Both my dad and my wife's dad were plank owners on their respective ships.

The USS Moale was a US Navy Destroyer of the Allen M Sumner class,

She was built by Federal Shipbuilding & Drydock Co. (Kearny, New Jersey, U.S.A.)   The keel was laid down 5 Aug 1943, she was launched 16 Jan 1944, and commissioned on   28 Feb 1944.   She was decommissioned and stricken 2 July 1973, sold 13 November 1974 and scrapped.

For a little info on WWII service, see http://www.uboat.net/allies/warships/ship/2100.html
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« Reply #8 on: October 13, 2011, 07:46:42 PM »

 Dallas,
Wow!!!!
 I hope your Dad knew that 30 years after the Pittsburgh lost her bow when I went thru Navy Damage Control School the instructors were still using the event as an example of the severe type of damage to a ship that can be overcome.

  Him being a Damage Controlman he was part of the crew who would have shored up decks and bulkheads (using oak timbers) and saved the ship. That ship should have sunk and it had over a thousand crewmembers aboard. Had it sunk many lifes would have been lost, little chance of rescue in a storm like that was. They are not called the Greatest Generation for no reason.

 Sorry to all for the off topic talk but folks but events like this need to be talked about and remembered.


Rick
« Last Edit: October 14, 2011, 06:49:23 AM by Rick59-4104 » Logged

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« Reply #9 on: October 14, 2011, 05:27:29 AM »

Many years ago, I helped my father (a Navy submarine vet - SSBN-601) put together a database of ship's histories and crew lists so that he could better find his cremates, and help others reunite..

We continue to host and offer the site for free at:

http://www.decklog.com

Looks like we list 10 shipmates for the DD693, if that's helpful at all.

DeckLog over the years has become the backend structure for many submarine vet groups, as well as used for the crew roster lists for hundreds of ship's reunion websites.

Enjoy.. and thank you for the service of all of our veterans to our great nation.

 - Cherie
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« Reply #10 on: October 14, 2011, 07:39:45 AM »

dallas i bet my dad helped to fix your dads ship. little known fact during ww2 the navy had 3 repair ships. they where sent to repair the other
ships. some times during battle my dad was a under water welder /hard hat diver there ship had one anti aircraft gun and all sailer had a sidearm nothing else the ship was loaded with steal and had a full machine shop and fabricating shops no parts. they made them his was the only ship to return. the other where lost at sea .they had the worst job he told me there where times he was underwater welding when torpedos hit  the ships they where repairing  john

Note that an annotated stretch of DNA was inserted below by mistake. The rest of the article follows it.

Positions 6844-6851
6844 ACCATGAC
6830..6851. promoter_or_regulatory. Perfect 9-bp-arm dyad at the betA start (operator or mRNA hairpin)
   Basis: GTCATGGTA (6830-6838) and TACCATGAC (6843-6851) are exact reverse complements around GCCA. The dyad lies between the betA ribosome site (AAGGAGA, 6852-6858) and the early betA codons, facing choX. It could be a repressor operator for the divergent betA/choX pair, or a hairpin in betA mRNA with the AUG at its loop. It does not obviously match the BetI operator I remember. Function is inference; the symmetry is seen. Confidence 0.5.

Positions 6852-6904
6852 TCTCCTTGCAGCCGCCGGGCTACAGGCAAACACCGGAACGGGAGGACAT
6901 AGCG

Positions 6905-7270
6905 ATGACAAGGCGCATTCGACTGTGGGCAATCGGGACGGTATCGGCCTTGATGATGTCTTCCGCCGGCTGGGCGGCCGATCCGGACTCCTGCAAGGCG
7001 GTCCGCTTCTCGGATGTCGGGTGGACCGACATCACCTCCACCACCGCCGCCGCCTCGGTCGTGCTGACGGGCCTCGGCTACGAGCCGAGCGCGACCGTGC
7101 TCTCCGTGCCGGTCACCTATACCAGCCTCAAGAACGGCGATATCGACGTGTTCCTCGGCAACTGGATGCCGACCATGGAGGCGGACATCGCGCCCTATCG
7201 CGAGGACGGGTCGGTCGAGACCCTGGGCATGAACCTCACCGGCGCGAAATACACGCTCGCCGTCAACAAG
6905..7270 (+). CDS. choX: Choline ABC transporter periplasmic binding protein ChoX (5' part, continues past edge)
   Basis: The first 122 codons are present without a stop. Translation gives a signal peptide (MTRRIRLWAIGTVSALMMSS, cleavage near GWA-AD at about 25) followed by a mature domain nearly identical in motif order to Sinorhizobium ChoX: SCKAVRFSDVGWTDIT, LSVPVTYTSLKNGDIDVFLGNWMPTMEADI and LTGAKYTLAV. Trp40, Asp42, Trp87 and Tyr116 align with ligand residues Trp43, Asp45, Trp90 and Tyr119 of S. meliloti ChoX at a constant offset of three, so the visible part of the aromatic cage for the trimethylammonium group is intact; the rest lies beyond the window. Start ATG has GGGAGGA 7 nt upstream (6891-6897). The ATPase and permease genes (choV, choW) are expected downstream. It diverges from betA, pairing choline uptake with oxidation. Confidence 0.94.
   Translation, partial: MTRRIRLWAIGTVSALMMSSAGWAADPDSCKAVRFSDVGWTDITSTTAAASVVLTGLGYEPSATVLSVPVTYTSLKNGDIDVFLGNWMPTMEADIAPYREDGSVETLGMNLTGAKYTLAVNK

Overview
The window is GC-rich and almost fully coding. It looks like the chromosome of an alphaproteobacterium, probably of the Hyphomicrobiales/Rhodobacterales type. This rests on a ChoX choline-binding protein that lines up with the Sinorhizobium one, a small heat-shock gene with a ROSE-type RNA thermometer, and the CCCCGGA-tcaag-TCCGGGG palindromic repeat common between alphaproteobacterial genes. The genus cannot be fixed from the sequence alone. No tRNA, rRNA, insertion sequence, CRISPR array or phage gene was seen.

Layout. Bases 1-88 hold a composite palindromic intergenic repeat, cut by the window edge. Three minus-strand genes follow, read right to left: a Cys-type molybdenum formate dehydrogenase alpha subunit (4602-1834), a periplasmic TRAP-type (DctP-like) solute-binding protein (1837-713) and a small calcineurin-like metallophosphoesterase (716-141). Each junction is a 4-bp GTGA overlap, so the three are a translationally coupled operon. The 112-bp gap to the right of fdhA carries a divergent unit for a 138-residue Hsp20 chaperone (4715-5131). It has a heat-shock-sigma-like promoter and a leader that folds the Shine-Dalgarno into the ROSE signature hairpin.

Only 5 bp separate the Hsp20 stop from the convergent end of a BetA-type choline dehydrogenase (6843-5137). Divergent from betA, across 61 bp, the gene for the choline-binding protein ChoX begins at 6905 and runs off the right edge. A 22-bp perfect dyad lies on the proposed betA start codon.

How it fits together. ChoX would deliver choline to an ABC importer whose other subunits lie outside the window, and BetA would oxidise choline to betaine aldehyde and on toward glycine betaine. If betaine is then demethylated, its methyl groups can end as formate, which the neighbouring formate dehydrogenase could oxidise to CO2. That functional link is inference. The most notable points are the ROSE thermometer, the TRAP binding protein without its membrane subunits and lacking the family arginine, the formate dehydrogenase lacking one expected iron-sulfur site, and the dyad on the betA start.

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« Reply #11 on: October 14, 2011, 08:15:15 AM »

And thanks to all who have participated to keep America free and great!
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« Reply #12 on: October 14, 2011, 09:21:01 AM »

  My whole life, when Dad started talking about the past, my older brothers and sister scattered. For whatever reason I pulled in close and tried to absorb it all, ask questions. And im so glad I did.

  One big event in his life he always got choked up over, was he was working in Emergency repair at Alemeda NAS during Korea. The aircraft carrier USS Boxer was running back and forth, taking aircraft out to Korea, and bringing damaged stuff back to Alemeda. He said he saw many aircraft that were not only in torn up sections, but blood and guts in the cockpits, chunks, litteraly, of our guys who paid the ultimate price for us.

  Occasionally the same aircraft would come back, he said nobody liked seeing that. He said he saw a lot of damaged ships that came back too.
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« Reply #13 on: October 14, 2011, 10:57:36 AM »

Paul,
I totally understand.
I took my senior trip to south east Asia and worked with some of the Swift Boat guys. I saw many boats that came in with chunks, pieces and parts of machinery, wood, guns and people.

The dreams never stop.... maybe they did for the WWII guys, but not for us.

  My whole life, when Dad started talking about the past, my older brothers and sister scattered. For whatever reason I pulled in close and tried to absorb it all, ask questions. And im so glad I did.

  One big event in his life he always got choked up over, was he was working in Emergency repair at Alemeda NAS during Korea. The aircraft carrier USS Boxer was running back and forth, taking aircraft out to Korea, and bringing damaged stuff back to Alemeda. He said he saw many aircraft that were not only in torn up sections, but blood and guts in the cockpits, chunks, litteraly, of our guys who paid the ultimate price for us.

  Occasionally the same aircraft would come back, he said nobody liked seeing that. He said he saw a lot of damaged ships that came back too.
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« Reply #14 on: October 14, 2011, 08:41:24 PM »

Since there is no other thread to do this I wanted to say thank you to all of you that sent me messages of condolence.  Your kind thoughts are truly appreciated.